#StreetPhotography: ‘Shinjuku’ by Frederic Vasquez
When making a picture of someone, there are many ways to draw attention to your subject. One common technique is to use a shallow depth of field to blur the background or foreground. Another option is what photographer Frederic Vasquez did here using a slow shutter speed to create a whir of activity around the stationary police officer.
Yet, knowing how-to get the shot and having a vision of what you want is just half the battle. As with a lot of great street photography, you also need patience and a little bit of luck.
For this picture to happen, Frederic had to catch the policeman standing motionless. If the officer had turned his head during the 1/8th of a second that the shutter was open, the officer’s face would have been blurred and the moment would have been ruined. But that’s not all. The passengers exiting and entering the train had to be spaced out so that they didn’t obstruct the view of our friendly Tokyo subway officer while Fredric was taking the shot. This isn’t always easy during rush hour at Shinjuku Station, which holds the Guinness World Record for busiest rail station. Some 3 million people pass in, out and through the station each day.
As it happened, framing the officer between two blurred commuters worked perfectly. Even better was the fact that the officer is positioned between the two subway windows. Those windows give the neat effect of serving as pictures within the picture.
Frederic, an amateur photographer who grew up in France but now lives in Aberdeenshire, Scotland, says when he arrived at Shinjuku Station, the scene could be described as organized chaos. His attention was immediately drawn to the officer, who was in the center of the madness making sure everything moved smoothly.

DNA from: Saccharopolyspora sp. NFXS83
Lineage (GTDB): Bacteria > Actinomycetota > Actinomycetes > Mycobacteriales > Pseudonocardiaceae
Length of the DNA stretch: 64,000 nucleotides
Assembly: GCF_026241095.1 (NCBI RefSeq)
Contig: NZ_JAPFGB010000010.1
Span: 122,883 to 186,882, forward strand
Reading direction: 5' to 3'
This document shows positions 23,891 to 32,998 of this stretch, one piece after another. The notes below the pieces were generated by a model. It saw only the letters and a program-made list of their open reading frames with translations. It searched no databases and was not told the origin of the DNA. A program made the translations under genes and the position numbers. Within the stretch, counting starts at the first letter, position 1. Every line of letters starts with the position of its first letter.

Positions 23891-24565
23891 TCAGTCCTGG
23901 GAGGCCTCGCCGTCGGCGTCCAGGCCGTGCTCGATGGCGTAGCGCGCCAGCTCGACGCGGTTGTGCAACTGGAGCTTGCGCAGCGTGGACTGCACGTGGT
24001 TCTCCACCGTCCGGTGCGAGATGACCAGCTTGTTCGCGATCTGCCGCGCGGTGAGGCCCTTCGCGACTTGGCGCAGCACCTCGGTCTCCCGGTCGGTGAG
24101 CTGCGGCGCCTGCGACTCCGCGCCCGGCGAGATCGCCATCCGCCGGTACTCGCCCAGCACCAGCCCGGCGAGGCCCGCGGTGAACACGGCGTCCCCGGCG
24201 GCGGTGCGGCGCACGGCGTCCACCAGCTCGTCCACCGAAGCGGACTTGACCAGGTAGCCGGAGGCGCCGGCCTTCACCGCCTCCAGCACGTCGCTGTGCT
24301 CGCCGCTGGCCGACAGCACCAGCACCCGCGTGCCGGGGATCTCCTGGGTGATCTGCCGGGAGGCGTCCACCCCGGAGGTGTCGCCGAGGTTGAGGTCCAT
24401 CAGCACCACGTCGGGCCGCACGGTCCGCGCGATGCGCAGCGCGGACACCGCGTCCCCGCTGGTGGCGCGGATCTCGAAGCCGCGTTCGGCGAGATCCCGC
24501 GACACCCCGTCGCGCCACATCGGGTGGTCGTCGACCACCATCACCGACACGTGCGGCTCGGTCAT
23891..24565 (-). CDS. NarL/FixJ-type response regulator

This is where patience comes in.
Frederic watched and took note of the patterns. Then he waited for the opportunity that he knew would eventually come — that moment when passengers disembarked with the officer standing perfectly still. The shutter speed on his Olympus E-M10 was slow enough to get the blurred movement Frederic wanted while seemingly “freezing the guard in time.” It helped that the Olympus has built-in image stabilization that made it possible to hand hold the E-M10 at such a slow shutter speed.
The resulting image is wonderful. I love the composition and the expression on the officer’s face.
Frederic says the five days he spent in Tokyo were an amazing, eye-opening experience. He spent 16 to 18 hours a day wandering around taking pictures.
“My trip to Tokyo was decided at the spur of the moment — a last minute need to get away and shoot in a different place,” Frederic says. “I looked at the map, checked with the airline, and Tokyo it was.”
Several of the photos from his trip to Japan are featured on the Italian Vogue website.
When asked to describe his work, he said he considers it a mix of street photography and “social documentation.” The distinction, Frederic says, being that social documentation is more about showing the human condition in a specific environment relative to a certain time period, whereas street photography is often timeless and more focused on the photograph as art.
“I really like getting close to people and showing their facial expressions — capturing an emotional response to the camera or the mood they are in that day,” Frederic says. It doesn’t always go well. He’s had a few people threaten him or yell at him for taking their picture. “But it makes a great story to tell and some people you meet are truly amazing.”